The first run of the year, down to Strang Farm:
And the blooming Christmas Cactus:
George Strauss homesteaded on the Poudre River in 1864 … survived the flood that year to grow vegetables for the next 40 years. Then came the flood of 1904 — his neighbor James Strang rescued him from that one, but he died the next day from exposure. The original log cabin burned to the ground in 1999 after an arson fire.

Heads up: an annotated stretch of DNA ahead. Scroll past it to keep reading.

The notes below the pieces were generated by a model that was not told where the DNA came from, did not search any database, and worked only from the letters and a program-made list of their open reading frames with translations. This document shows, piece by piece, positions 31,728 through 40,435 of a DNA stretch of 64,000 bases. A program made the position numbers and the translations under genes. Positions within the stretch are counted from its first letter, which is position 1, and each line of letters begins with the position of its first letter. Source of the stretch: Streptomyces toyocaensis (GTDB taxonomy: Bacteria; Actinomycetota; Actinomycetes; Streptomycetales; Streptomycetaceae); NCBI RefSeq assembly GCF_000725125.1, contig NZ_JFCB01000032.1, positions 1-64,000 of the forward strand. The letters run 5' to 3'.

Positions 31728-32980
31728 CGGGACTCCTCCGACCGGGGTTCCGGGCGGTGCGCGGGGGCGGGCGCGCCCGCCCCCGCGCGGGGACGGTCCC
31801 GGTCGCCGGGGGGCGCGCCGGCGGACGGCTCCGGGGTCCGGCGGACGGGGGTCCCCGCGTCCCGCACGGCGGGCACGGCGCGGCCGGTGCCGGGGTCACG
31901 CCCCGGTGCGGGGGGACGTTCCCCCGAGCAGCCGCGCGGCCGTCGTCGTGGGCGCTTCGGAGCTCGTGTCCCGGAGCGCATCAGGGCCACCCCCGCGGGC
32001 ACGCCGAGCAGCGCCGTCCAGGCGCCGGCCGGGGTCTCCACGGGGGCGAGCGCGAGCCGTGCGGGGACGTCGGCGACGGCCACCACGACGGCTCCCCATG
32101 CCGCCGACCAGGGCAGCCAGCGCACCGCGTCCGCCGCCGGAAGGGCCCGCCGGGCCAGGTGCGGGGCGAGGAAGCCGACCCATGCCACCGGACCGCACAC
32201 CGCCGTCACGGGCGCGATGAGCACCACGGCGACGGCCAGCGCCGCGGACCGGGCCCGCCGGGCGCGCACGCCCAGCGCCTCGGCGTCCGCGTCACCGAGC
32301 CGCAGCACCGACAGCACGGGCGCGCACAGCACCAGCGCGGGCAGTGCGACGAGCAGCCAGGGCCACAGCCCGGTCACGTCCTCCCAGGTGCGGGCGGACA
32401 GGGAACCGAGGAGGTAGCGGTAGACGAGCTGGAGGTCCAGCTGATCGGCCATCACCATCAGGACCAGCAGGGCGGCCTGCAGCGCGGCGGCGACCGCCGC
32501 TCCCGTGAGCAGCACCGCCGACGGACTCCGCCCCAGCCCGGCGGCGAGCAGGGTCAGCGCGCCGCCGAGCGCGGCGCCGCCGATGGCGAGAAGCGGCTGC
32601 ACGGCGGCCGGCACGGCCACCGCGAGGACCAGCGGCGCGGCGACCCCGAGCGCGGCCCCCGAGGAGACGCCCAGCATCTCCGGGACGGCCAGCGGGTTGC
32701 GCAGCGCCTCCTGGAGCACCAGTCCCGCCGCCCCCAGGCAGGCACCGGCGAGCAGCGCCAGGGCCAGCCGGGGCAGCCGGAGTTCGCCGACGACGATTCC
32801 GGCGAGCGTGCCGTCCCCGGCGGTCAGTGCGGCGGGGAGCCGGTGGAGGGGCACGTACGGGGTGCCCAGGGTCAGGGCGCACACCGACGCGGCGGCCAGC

One of our favorite six-mile loops takes us down a washboard dirt road past gravel works, old homesteads, and a marshy nature preserve. The Arapaho Bend Natural Area, a haven for migratory birds as well as our usual bands of year-round Canada geese, was reclaimed from old gravel pits and named after the Arapaho natives who once gathered under the cottonwoods. The homesteads, long abandoned, were among the earliest claims in this area of the city. But look past the still-active gravel works, ignore the hum of the interstate highway farther east, and see the reminders: concrete silos, twin sentinels of time; a loafing shed, slowly collapsing back into the earth; a drunken sloop of metal roof, creaking in the breeze. A chain-link fence surrounds the charred remains of the James Strang Cabin, hastily erected after someone started a “campfire” inside the house in 2002. Not much protection against human predators, and certainly not against time.